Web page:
For the love of bread
Back in January, Oprah Winfrey began a campaign devoted to her heartfelt love of bread. And when Oprah says, “I love bread,” America listens. It’s just that simple.
Her adoration came across social media via Twitter, and through a series of short videos tied to her recent investment in Weight Watchers—a business that, yes, sells bread. To open the video spot, which appears on the Weight Watchers YouTube channel, she declares: “This is the joy for me. I love bread!”
Oprah then followed with an Instagram post on her birthday at the end of January, posting a photo of the favorite gift she received—several loaves of hearty-looking bread sent to her by a friend, actress Daryl Roth—using the hashtag #ilovebread.
Not long after Oprah made waves with her stance on bread, The Daily Beast, a major news and opinion website, ran a piece covering the subject, “‘I Love Bread’: Oprah’s greatest—and most controversial—act yet.” The author of the feature reached out to Robb MacKie, president and CEO at the American Bakers Association, for some input, and Robb was the one who put the subject of Oprah’s bread love onto my radar.
In the article, Robb says: “It was a nice boost, psychologically, that wow, somebody of Oprah’s stature decided they were going to sing the praises of bread. It’s a nice change, if you will, from some of the environment we’ve been dealing with the past few years.”
We’ve been through low-carb, and more recently, gluten-free. Bread has taken its share of hits over the last several years.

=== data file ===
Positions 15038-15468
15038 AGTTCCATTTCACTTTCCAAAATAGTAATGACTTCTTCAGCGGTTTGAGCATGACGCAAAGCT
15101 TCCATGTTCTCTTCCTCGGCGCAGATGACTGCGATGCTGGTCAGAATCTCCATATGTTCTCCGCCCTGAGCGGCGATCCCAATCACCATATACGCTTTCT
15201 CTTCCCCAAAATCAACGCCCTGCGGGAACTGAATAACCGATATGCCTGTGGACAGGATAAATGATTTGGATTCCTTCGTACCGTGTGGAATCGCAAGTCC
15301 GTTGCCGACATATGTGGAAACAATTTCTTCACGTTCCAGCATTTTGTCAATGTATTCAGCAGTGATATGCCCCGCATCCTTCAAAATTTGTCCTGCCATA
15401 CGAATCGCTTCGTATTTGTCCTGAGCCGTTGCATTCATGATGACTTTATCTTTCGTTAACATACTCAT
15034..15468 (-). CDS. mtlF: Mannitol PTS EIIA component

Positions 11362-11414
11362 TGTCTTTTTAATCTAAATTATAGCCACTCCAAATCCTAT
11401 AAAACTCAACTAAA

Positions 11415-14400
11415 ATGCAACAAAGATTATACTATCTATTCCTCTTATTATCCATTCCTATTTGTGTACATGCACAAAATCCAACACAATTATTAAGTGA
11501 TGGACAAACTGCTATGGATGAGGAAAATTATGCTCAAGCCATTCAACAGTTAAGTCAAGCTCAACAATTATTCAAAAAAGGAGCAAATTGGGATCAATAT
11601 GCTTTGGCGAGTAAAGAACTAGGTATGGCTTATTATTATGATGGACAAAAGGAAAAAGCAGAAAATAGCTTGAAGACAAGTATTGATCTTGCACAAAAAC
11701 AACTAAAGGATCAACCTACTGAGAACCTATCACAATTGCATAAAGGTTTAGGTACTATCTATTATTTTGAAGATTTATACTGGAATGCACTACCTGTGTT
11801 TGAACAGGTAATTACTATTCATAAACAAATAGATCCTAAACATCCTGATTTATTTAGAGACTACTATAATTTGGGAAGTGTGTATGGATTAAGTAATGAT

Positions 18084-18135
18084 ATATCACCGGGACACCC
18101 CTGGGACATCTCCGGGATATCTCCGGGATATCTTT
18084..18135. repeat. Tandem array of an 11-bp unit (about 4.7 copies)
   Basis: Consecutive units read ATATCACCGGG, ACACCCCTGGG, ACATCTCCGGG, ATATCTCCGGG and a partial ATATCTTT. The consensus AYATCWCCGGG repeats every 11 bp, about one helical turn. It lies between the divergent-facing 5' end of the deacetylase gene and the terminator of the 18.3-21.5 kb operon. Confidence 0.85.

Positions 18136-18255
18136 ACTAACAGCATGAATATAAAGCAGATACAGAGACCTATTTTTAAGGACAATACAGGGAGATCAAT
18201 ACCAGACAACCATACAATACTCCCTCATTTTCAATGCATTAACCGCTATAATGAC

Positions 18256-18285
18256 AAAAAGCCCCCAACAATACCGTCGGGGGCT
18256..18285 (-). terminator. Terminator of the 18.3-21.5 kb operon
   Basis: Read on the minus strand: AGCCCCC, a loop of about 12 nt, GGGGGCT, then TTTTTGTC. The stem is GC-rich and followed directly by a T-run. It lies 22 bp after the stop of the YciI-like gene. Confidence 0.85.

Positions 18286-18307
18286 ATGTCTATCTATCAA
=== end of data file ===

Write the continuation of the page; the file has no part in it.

The gist here is that Oprah can undoubtedly influence trends, and hopefully this is a bellwether of better times for bread—a category that has remained rather flat of late, up only 0.41 percent in dollar sales for the 52 weeks ending Nov. 29, 2015, per IRI, Chicago, as we reported in our February Market Trends analysis covering bread, buns and rolls.
But if you dig deeper into the IRI data, bright spots emerge. One case-in-point is Dave’s Killer Bread. For the 52 weeks ending Nov. 29, 2015, per IRI, Dave’s Killer Bread (a brand that was smartly acquired by Flowers Foods in 2015) was up 30.88 percent in dollar sales.
These breads take a decidedly better-for-you stance, with all-natural ingredient statements and products packed with whole grains, fiber, protein and other nutritional positives, with several products coated with sunflower, flax and other seeds. Dave’s Killer Bread is all about better-for-you. And they have an artisan feel, generally with a nicely toothsome crust, and mesh neatly with current clean-label sentiments.
These are the types of bread that prompt Oprah to sing her praises. She makes a clear point that when she says bread, she means “the grainiest, nuttiest, seed bread, 7-grain, 9-grain, 12-grain bread, I can find,” as she notes in her Weight Watchers videos.
This is the next layer of the onion—the nutritional story that surrounds bread. As bakers develop more breads with strong better-for-you positioning, more shoppers will internalize that not only is it OK to eat bread—as Oprah proclaims—but that it’s an essential part of a nutritious diet and loaded with essential vitamins and minerals, particularly when the formula includes good levels of protein and fiber, a diversity of whole grains, and perhaps the occasional dried fruit inclusion.
Better-for-you, artisan-style, nutrition-packed breads with clean, clear ingredient statements will continue to gain ground. But upbeat messaging surrounding bread will benefit the entire category.
With the right momentum, we can expect better days for bread ahead.